On this date many years ago, my parents slipped off and got married. Not quite as exotic as it sounds. Everybody knew Berton and Virginia were engaged. They were twenty-six and almost twenty-five, respectively. Daddy’s parents were dead. Mama didn’t want her mother, who was in poor health, to struggle with a formal wedding. They did ask my grandfather if he’d like to go into town with them, but he declined the invitation.
They were married in their pastor’s living room with his wife as their witness. Returning to Papaw’s farm, they were met by Mama’s eight-year-old sister who figured out what they had done and ran to tell Papaw, “You’ve got a new son-in-law and a preacher, too!”
Papaw’s response was, “If I’d known that was what you were going to do, I’d have gone with you.”
It was the end of a courtship that got off to a rocky start. Several years before, Daddy visited his cousins in the little community of Sturgis, Mississippi and accompanied them to church on Sunday morning. He told his cousins over lunch that he’d met the woman he was going to marry. Mama told her family she’d met the ugliest boy she’d ever seen.
Some of their differences might prove that opposites do indeed attract. He came from a family for whom a “dysfunctional” definition was kind. She came from a nuclear and extended family that might be more in your business than you wanted but coalesced around each other at the end of the day. He grew up in a small town with home on the top floor over his father’s bottom floor barber shop. She grew up on the family farm, homesteaded several generations before. He thought a nickel in your pocket was for spending. She wouldn’t part with a frivolous dime until all necessary, useful, and altruistic needs were filled. But they shared a commitment to his ministry in rural Mississippi churches; a love for people in general and four daughters, their spouses, and offspring in particular; and a love for telling stories – including the one of their dissimilar impressions at their first meeting.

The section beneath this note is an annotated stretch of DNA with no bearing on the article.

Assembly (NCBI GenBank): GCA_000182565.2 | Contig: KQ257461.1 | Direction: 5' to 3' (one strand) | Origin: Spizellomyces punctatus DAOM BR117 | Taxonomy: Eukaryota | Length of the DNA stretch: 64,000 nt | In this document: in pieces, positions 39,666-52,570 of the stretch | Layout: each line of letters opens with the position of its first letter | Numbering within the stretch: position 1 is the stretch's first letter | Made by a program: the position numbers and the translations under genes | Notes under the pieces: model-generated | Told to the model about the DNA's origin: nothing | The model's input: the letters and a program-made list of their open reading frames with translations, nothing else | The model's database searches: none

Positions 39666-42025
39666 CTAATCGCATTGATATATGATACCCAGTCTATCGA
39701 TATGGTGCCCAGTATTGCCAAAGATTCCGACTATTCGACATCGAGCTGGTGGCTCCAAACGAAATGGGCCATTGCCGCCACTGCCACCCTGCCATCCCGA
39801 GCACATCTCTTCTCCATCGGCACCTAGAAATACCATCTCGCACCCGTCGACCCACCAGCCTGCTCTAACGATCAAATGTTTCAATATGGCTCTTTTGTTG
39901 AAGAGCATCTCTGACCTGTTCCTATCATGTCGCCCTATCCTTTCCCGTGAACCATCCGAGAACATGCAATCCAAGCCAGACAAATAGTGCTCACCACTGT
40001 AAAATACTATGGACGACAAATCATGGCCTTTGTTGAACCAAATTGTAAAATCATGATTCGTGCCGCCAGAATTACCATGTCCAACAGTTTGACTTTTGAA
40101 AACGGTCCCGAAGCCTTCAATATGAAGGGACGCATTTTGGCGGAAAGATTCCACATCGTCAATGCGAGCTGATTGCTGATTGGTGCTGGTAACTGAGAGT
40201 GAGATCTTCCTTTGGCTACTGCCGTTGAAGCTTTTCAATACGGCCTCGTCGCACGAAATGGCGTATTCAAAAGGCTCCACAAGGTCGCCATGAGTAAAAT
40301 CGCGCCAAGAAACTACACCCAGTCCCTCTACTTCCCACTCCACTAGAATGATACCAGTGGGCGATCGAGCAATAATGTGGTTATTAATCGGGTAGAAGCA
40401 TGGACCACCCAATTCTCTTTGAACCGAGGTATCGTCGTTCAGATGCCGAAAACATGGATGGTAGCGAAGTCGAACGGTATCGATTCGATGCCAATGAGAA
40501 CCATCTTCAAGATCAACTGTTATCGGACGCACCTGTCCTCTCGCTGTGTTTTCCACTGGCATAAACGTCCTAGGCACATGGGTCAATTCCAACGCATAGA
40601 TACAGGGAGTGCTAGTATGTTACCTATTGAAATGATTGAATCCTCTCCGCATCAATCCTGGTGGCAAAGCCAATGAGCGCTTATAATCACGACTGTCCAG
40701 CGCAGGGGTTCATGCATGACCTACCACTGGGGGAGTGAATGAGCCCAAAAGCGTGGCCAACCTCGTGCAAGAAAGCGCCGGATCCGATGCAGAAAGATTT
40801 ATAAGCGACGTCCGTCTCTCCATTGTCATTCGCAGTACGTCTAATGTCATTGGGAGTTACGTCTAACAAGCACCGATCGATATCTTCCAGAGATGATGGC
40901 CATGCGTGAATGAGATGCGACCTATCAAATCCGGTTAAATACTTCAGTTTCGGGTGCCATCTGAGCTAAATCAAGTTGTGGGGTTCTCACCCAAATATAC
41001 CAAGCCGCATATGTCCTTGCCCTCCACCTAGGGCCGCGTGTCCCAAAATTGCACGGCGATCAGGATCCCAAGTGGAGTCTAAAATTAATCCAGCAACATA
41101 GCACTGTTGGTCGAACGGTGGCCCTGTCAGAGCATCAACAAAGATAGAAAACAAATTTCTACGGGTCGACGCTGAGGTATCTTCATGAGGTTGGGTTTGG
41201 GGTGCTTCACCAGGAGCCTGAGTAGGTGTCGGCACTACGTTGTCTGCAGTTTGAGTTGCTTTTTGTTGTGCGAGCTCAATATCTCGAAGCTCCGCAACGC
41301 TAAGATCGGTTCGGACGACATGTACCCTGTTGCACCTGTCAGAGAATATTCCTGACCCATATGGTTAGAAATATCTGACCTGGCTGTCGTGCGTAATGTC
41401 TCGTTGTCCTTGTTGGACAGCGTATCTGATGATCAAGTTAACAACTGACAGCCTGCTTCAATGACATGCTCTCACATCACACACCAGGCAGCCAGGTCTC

The marriage would last until his death almost forty-five years later. She smoothed some of his rough edges with social graces, and he taught her to see the funny side of whatever life handed them. On this day some seventy-eight years later, I am equally glad that she changed her mind after her initial impression and that he never did.